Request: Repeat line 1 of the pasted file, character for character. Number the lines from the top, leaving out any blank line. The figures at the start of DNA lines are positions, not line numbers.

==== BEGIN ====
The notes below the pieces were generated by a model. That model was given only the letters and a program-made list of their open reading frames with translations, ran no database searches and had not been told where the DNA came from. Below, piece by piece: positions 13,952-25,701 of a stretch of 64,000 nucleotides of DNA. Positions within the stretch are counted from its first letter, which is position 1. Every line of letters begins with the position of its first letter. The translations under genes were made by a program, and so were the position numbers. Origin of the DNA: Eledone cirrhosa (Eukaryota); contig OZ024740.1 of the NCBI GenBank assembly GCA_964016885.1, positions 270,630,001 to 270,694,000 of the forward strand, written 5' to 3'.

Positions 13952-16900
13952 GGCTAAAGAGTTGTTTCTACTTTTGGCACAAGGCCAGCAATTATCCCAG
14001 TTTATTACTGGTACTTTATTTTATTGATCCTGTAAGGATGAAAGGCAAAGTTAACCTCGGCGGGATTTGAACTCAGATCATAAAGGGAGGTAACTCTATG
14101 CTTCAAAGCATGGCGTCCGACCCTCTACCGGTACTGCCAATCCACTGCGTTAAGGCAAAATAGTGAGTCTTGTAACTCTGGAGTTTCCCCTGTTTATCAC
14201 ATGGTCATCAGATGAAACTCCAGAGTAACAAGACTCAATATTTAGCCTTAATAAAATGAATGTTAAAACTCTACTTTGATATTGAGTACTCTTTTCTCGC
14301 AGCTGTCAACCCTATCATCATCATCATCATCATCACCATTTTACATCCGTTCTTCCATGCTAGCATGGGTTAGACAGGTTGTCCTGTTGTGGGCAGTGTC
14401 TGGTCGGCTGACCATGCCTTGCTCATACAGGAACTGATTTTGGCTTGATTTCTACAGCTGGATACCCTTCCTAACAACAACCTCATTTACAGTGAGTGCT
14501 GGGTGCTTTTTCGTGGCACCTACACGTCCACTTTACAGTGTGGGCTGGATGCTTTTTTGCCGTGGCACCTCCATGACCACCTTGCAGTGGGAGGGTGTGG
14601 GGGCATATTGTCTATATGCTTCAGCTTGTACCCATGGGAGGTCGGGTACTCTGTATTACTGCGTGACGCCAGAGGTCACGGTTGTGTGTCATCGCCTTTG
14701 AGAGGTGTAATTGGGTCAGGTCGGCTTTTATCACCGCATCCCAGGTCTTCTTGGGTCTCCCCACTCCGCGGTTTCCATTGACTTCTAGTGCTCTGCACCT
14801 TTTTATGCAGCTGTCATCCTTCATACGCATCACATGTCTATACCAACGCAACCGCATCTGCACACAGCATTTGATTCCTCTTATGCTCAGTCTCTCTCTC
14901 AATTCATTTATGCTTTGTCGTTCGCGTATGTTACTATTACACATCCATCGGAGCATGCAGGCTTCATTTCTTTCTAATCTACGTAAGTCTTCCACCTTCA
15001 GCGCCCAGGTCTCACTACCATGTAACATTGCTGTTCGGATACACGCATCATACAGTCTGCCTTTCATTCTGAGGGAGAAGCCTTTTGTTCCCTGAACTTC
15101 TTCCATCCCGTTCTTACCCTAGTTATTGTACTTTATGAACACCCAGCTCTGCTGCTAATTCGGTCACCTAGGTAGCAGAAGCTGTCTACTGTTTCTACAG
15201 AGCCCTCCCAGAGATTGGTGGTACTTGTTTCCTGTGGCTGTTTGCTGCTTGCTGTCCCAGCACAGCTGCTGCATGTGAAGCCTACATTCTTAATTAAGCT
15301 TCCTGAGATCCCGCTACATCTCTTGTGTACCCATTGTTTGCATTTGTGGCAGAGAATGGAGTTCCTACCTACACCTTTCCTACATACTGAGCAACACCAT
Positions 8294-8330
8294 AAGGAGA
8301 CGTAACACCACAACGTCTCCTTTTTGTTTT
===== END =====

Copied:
The notes below the pieces were generated by a model. That model was given only the letters and a program-made list of their open reading frames with translations, ran no database searches and had not been told where the DNA came from. Below, piece by piece: positions 13,952-25,701 of a stretch of 64,000 nucleotides of DNA. Positions within the stretch are counted from its first letter, which is position 1. Every line of letters begins with the position of its first letter. The translations under genes were made by a program, and so were the position numbers. Origin of the DNA: Eledone cirrhosa (Eukaryota); contig OZ024740.1 of the NCBI GenBank assembly GCA_964016885.1, positions 270,630,001 to 270,694,000 of the forward strand, written 5' to 3'.